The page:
Celebrities have been commenting since the college admission scandal broke surrounding 50 people including actresses Lori Loughlin and Felicity Huffman. Ahead, see what celebrities have to say about the biggest college admission scandal ever.
Actress Olivia Munn tweeted about the scandal on March 14 saying, “What these parents did wasn’t for love, it was for fancy diplomas. Love would’ve made you spend that money on tutors to make your kids smarter, giving them an actual education.”
Her tweet currently has approximately 6,500 likes and 621 retweets.
The host of Full Frontal With Samantha Beetweeted, “BREAKING NEWS: ENTRANCE INTO COLLEGE UNJUST, TILTED IN FAVOR OF WHITE KIDS WITH RICH PARENTS.” Bee’s tweet has more than 56,000 likes, according to Variety.
Brian Koppelman, the co-creator and showrunner of Showtime’s original drama series, Billions, spoke about what leaving college without debt meant to him.
“As we are all processing the insane advantage money gave some in the college process, it’s worth noting the far greater crime: some folks, like me, graduated with no debt. My dad was rich and generous enough to pay. That advantage is incalculable. Gave me so much life choice.”
He followed up his original tweet with another saying, “I was able to chase my passions and curiosities partially because I did not have
James Van Der Beek
Actor James Van Der Beek also took to Twitter to share his feelings. Van Der Beek poked fun at the scandal, referring to his character’s line in the film Varsity Blues when he says, “I don’t want your life.”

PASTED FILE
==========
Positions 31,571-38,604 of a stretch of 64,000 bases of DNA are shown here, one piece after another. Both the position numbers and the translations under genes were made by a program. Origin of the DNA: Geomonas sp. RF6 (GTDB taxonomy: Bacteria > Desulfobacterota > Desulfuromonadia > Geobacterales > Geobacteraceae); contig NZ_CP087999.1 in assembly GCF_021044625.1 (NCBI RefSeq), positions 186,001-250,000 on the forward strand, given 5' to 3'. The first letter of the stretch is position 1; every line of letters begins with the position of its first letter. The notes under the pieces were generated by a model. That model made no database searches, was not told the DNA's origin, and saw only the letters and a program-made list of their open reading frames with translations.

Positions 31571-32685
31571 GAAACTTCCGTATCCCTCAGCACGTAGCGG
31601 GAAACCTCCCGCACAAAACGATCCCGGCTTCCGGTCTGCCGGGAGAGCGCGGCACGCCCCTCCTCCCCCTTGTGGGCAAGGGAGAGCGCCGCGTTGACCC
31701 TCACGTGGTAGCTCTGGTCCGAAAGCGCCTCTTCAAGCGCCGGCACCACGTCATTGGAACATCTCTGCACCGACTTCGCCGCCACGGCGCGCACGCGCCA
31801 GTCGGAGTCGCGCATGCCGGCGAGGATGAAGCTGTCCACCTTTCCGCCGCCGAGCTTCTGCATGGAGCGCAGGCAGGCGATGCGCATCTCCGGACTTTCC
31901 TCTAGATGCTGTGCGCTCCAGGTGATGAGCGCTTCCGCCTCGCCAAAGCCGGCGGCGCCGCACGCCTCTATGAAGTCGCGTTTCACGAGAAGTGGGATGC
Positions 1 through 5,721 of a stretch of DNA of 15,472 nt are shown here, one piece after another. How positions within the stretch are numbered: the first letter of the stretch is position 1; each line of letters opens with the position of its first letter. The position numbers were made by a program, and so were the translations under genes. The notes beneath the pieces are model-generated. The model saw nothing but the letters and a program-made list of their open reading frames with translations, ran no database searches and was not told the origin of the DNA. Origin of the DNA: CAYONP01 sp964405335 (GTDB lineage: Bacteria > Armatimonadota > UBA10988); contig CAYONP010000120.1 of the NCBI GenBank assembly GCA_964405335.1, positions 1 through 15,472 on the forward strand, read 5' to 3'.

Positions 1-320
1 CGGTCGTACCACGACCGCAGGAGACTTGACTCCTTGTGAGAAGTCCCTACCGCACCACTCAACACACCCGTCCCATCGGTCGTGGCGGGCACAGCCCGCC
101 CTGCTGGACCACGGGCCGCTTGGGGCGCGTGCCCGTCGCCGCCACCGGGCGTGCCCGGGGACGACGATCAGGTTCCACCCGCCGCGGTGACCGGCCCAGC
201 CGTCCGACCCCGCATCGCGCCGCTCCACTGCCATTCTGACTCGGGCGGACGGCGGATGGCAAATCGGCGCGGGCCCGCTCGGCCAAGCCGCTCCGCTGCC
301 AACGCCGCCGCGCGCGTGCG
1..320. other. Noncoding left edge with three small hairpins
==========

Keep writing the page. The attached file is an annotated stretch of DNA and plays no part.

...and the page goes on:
To make the joke even better, the FBI’s code name for the scandal was “Operation Varsity Blues.”
Several outlets are heralding Van Der Beek for his stellar response.
Lena Dunham tweeted on March 12, 2018, “all the people involved in this college scam should have gathered their money and started a small elite college where Lori Loughlin teaches a class on smiling.”
Later the same day she tweeted again about the scandal saying, “My parents didn’t care enough about college to scam but they’d definitely buy me a boyfriend who is willing to sit with me at the ER.”
Playwright and screenwriter, David Mamet, has been friends with Felicity Huffman and her husband, William H. Macy, for decades.
After the scandal broke, Mamet wrote an open letter, according to The Hollywood Reporter. Some of the letter’s highlights include “The unqualified may be accepted for many reasons,” and “I worked for very many years in and around our Elite Universities. I am able to report that their admissions policies are an unfortunate and corrupt joke.”
Mamet ultimately defends his longtime friends in the letter while stating that the college admissions process is corrupt. To wrap up the letter, Mamet calls for a “Texas Verdict,” meaning you’re not guilty but don’t do this ever again.